Across the country, cities are grappling with how to respond to the increasing use of surveillance tools by law enforcement. Decisions about how to regulate or prohibit tools like face recognition cannot be made by the community subject to surveillance without frank transparency by law enforcement. In Detroit, this transparency is proving hard to come by, as most recently evidenced by Mayor Michael E. Duggan’s comments on the matter.
In 2016, the Detroit Police Department (DPD) launched a new program called Project Green Light, which aimed to reduce crime at late-night businesses. The program has participating locations install high-def security cameras and broadband internet on their premises and stream their security footage directly to DPD’s Real-Time Crime Center, where police watch for crime as it happens. As of today, there are 573 active locations participating across Detroit, giving DPD wide video coverage of the city.
In 2017, DPD entered into a $1 million contract with DataWorks Plus for a face recognition system that, in addition to performing face searches across mugshot and other databases, can monitor more than 100 concurrent video feeds.
After the Center detailed DPD’s face recognition system in our report America Under Watch, there has been a scramble to figure out what, exactly, Detroit is doing with their face recognition system, and why the community living in a city with a growing number of surveillance cameras has been left out of the discussion about how police will use them.
In response to the calls for transparency, Mayor Michael E. Duggan released a statement to clear up confusion and correct “misleading reports.” Unfortunately, Mayor Duggan’s statement itself contained a few incorrect and misleading claims.
- “I strongly oppose the use of facial recognition technology for surveillance.” While perhaps not intentionally misleading, Mayor Duggan’s declaration may lead many people to think he’s opposing all face recognition — when he’s not. A major barrier to transparency is inconsistent terminology when talking about face recognition systems. Mayor Duggan’s statement hides a lot with the words “for surveillance.” Although he never explains what that means, we can reasonably interpret from his other statements that “surveillance” is the use of live stream video. As has been aptly described in the Detroit Free Press, this word game attempts to assuage fears without addressing many of the problems with face recognition technology. The threat of surveillance is still present with non-live video and still images taken from surveillance footage, as are face recognition’s frightening inaccuracies. But what’s more — face surveillance is not actually prohibited in Detroit.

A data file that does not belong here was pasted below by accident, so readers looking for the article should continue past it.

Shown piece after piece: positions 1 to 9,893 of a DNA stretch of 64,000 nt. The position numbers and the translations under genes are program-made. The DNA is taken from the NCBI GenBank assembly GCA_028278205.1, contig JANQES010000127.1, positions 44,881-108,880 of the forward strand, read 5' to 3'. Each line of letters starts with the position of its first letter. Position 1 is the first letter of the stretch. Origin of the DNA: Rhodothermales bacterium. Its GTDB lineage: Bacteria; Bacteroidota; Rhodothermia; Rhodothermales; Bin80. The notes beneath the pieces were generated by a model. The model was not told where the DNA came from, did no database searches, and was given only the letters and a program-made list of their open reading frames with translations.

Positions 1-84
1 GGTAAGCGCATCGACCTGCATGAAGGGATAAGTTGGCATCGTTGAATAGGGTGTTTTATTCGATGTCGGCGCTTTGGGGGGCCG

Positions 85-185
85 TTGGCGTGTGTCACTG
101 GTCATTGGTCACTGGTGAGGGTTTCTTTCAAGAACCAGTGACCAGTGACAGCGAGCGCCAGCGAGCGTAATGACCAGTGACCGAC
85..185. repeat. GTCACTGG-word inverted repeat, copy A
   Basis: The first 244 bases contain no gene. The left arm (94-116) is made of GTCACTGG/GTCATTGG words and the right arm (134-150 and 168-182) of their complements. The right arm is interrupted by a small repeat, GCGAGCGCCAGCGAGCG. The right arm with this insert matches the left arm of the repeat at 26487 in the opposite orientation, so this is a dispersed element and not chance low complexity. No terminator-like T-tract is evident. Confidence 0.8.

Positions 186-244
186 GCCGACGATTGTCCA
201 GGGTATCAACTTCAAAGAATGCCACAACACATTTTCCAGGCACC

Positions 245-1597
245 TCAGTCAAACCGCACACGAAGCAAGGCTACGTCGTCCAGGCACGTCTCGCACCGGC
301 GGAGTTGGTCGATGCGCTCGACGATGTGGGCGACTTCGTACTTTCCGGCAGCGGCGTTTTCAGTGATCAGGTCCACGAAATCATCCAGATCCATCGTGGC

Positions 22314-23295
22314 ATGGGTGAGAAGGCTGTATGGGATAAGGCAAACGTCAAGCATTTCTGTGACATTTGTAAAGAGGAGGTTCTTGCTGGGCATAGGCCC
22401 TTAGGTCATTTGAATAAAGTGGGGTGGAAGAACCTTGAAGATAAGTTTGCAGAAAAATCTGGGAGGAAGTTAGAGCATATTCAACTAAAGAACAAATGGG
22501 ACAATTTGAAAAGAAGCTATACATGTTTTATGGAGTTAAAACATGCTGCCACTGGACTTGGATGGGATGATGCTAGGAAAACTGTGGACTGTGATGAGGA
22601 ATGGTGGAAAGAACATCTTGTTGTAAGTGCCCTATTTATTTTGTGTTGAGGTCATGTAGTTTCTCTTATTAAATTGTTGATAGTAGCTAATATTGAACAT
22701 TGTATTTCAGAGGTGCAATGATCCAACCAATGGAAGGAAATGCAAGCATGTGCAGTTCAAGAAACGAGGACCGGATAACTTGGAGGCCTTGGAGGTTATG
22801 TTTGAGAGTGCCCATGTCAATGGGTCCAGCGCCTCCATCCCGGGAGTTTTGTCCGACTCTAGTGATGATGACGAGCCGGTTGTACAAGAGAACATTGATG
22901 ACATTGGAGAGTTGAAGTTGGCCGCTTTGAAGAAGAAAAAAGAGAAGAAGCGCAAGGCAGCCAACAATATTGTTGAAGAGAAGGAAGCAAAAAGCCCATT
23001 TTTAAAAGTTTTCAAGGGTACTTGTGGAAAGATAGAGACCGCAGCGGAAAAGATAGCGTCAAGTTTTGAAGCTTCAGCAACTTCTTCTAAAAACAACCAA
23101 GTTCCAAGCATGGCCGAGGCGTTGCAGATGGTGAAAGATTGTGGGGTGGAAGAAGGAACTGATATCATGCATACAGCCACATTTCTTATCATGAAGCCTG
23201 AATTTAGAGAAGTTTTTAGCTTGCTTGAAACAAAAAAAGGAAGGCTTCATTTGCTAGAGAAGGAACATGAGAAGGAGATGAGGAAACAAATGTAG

- “DPD is not permitted to use facial recognition software for surveillance and I will never support them doing so.” On paper and to the best of our knowledge, this is false. DPD’s Standard Operating Procedure (which, as a note, didn’t go into effect until 18 months after the face recognition system was purchased) says that “DPD may connect the face recognition system to any interface that performs live video, including cameras, drone footage, and body-worn cameras. The face recognition system may be configured to conduct face recognition analysis of live or recorded video.” As the SOP was last modified as recently as April 2019, there doesn’t seem to have been any plan to remove this language even after the system has been up and running for over 2 years.
- “The Green Light cameras do not have any facial recognition technology — they are standard security cameras.” This is a frequent, disingenuous response to the reasonable concern that Green Light footage is used in DPD’s face recognition system. But rather than addressing the underlying fear, it clarifies an irrelevant technical detail. You could think of it like defending an unwanted blood test by arguing that the syringe that takes your blood sample can’t do the lab tests. Your blood sample will be taken to a lab that can do the tests, just like your face will instantaneously be sent from a Green Light camera to a computer that is capable of face recognition.
- “If you have committed a dangerous crime and the police have a picture of you, only then can police detectives use facial recognition software on that picture to try to determine your identity.” In fact, according to the SOP, you don’t need to have committed a crime at all for DPD to be allowed to search for your face in their databases. The list of authorized uses of face recognition includes “corroborat[ing] tips and leads” as well as identifying “potential witnesses and/or victims of violent crime.” This means that you don’t need to be a criminal to have your face searched — even being near a crime could be enough to get your photo run through the system.
Duggan does deserve credit for speaking publicly about this topic and acknowledging that face recognition systems have significant problems with bias and have no proven success in other contexts like capturing drivers’ faces from traffic cameras. But we cannot depend on law enforcement and politicians to protect our privacy with vague and misleading promises. Until meaningful restrictions are formally put in place to prevent the expansion of Detroit’s face recognition system and to regulate how the current system is used, Detroit residents don’t have many real assurances that they aren’t being surveilled today, and that they won’t be surveilled tomorrow.